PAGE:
It’s a phrase that seems to be dominating the media – ‘clean food.’
From supermarket chains and fast-food giants to thousands of media articles written on the subject, the preservative/additive free food movement is everywhere.
And statistics show the trend is increasing. Nearly 13 per cent of total food and drink launched globally in 2013 used additive and/or preservative-free claims, up from 10 per cent in 2008.
The use of preservatives and additives to foods isn’t new. It’s been in existence since prehistoric times and has long been a way that people have been able to keep food surpluses for leaner times.
The preservation of foods has evolved over thousands of years and has been a major force in increasing food security. But in the last century or so the move to manufactured preservatives has certainly become a bigger issue.
Now in 2018, there is a global push to highlight just what chemical preservatives and additives go into our foods and it seems the food industry is listening.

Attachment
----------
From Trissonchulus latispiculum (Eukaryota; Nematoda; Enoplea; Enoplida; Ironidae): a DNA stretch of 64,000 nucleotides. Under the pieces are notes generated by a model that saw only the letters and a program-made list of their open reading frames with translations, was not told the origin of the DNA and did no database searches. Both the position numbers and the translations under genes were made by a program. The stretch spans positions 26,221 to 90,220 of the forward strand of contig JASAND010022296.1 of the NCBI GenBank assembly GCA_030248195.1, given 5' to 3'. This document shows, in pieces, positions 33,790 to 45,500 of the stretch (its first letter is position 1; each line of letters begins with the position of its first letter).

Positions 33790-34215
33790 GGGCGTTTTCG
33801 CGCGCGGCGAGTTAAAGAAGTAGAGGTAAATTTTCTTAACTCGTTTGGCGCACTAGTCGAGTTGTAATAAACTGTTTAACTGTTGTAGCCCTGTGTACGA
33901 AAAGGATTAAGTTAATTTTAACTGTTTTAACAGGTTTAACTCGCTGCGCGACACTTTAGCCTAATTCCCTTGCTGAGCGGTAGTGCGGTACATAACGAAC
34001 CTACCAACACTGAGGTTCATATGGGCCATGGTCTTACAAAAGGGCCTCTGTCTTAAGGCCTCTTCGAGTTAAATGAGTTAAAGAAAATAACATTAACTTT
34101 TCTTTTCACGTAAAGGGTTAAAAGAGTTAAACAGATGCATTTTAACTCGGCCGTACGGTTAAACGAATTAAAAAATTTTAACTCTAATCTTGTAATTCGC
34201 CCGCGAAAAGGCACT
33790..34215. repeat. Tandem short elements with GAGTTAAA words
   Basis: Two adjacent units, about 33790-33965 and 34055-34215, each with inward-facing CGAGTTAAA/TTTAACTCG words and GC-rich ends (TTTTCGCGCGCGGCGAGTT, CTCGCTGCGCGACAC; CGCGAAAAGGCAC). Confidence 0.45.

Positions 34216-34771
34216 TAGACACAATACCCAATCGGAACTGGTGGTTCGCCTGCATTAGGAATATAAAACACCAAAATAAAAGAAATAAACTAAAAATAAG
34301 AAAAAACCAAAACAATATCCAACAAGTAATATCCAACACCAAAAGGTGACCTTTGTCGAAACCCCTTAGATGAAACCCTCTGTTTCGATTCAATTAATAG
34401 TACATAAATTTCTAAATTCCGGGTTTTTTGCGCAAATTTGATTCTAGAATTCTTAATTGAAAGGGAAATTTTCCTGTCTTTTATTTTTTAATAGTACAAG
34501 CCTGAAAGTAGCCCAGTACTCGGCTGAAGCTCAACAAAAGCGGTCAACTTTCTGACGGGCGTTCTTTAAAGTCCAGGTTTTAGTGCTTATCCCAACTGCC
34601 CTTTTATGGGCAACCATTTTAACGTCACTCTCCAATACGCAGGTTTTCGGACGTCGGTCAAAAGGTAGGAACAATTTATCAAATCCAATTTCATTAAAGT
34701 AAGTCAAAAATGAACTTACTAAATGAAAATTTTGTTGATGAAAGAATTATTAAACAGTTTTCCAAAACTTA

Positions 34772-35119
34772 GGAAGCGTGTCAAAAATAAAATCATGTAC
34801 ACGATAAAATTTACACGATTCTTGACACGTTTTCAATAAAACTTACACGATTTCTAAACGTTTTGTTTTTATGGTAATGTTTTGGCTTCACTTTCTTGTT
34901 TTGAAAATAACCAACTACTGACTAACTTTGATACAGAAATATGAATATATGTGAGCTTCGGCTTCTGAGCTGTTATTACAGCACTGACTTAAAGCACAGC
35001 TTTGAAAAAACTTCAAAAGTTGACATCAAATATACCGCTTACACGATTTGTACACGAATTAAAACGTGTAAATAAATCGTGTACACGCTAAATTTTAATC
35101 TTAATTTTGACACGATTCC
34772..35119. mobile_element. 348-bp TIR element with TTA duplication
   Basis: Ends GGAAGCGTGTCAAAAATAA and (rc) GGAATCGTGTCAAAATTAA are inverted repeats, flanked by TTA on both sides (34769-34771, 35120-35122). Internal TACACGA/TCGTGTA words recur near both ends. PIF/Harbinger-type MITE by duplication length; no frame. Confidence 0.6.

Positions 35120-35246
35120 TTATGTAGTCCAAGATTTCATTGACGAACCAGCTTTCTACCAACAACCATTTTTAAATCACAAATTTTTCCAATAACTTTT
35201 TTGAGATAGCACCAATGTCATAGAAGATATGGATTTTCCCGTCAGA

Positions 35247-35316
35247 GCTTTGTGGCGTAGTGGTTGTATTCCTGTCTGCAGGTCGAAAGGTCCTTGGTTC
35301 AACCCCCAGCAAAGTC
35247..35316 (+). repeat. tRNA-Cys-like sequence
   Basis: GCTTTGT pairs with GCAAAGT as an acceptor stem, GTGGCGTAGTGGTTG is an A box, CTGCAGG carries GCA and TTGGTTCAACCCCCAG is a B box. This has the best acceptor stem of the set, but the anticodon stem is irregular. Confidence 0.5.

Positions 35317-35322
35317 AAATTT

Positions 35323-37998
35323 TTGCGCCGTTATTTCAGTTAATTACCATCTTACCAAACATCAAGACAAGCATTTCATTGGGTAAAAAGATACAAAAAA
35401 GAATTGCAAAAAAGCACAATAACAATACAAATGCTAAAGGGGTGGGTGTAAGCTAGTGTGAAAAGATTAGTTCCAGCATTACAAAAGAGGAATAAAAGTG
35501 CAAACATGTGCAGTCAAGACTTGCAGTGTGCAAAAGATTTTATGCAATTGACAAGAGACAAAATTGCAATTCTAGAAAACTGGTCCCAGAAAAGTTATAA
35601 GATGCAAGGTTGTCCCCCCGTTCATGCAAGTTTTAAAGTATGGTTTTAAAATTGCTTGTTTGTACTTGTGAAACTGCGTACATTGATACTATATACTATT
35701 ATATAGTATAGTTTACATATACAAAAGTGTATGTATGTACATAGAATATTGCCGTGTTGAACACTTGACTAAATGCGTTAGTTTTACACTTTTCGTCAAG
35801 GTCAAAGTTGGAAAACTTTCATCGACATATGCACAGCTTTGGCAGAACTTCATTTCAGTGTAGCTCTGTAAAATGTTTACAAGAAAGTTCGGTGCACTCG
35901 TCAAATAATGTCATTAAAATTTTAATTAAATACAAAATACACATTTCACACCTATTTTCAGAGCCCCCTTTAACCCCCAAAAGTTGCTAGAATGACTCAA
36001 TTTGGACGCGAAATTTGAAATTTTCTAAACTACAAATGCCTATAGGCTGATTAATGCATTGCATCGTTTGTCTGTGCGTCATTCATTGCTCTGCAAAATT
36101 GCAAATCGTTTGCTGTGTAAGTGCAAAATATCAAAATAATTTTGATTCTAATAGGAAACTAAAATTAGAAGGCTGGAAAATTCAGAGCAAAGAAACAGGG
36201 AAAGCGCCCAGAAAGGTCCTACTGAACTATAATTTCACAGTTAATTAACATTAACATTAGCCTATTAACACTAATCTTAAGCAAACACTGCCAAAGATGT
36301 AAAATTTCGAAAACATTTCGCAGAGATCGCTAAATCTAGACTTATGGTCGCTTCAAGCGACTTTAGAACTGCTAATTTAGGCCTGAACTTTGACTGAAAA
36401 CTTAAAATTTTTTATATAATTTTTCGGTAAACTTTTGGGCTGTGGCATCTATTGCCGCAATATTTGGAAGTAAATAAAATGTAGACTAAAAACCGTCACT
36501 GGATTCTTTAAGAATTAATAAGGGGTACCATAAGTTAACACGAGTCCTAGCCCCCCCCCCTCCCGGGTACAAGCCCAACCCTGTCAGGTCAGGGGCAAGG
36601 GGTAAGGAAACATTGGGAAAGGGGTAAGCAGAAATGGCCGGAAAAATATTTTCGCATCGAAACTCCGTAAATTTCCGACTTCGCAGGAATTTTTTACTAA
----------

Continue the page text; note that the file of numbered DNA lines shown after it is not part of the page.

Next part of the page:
The increasing demand for ready-to-eat fresh food products has led to challenges for food distributors regarding the safety and quality of their foods.
Artificial preservatives meet some of these challenges by preserving freshness for longer periods of time, but these preservatives can cause negative side-effects as well.
For over 30 years, there has been a debate about whether or not preservatives and other food additives can cause hyperactivity.
This, according to Aldi, was the push behind its decision to banish all foods from their line which had added preservatives and additives. Many supermarkets are following the reform.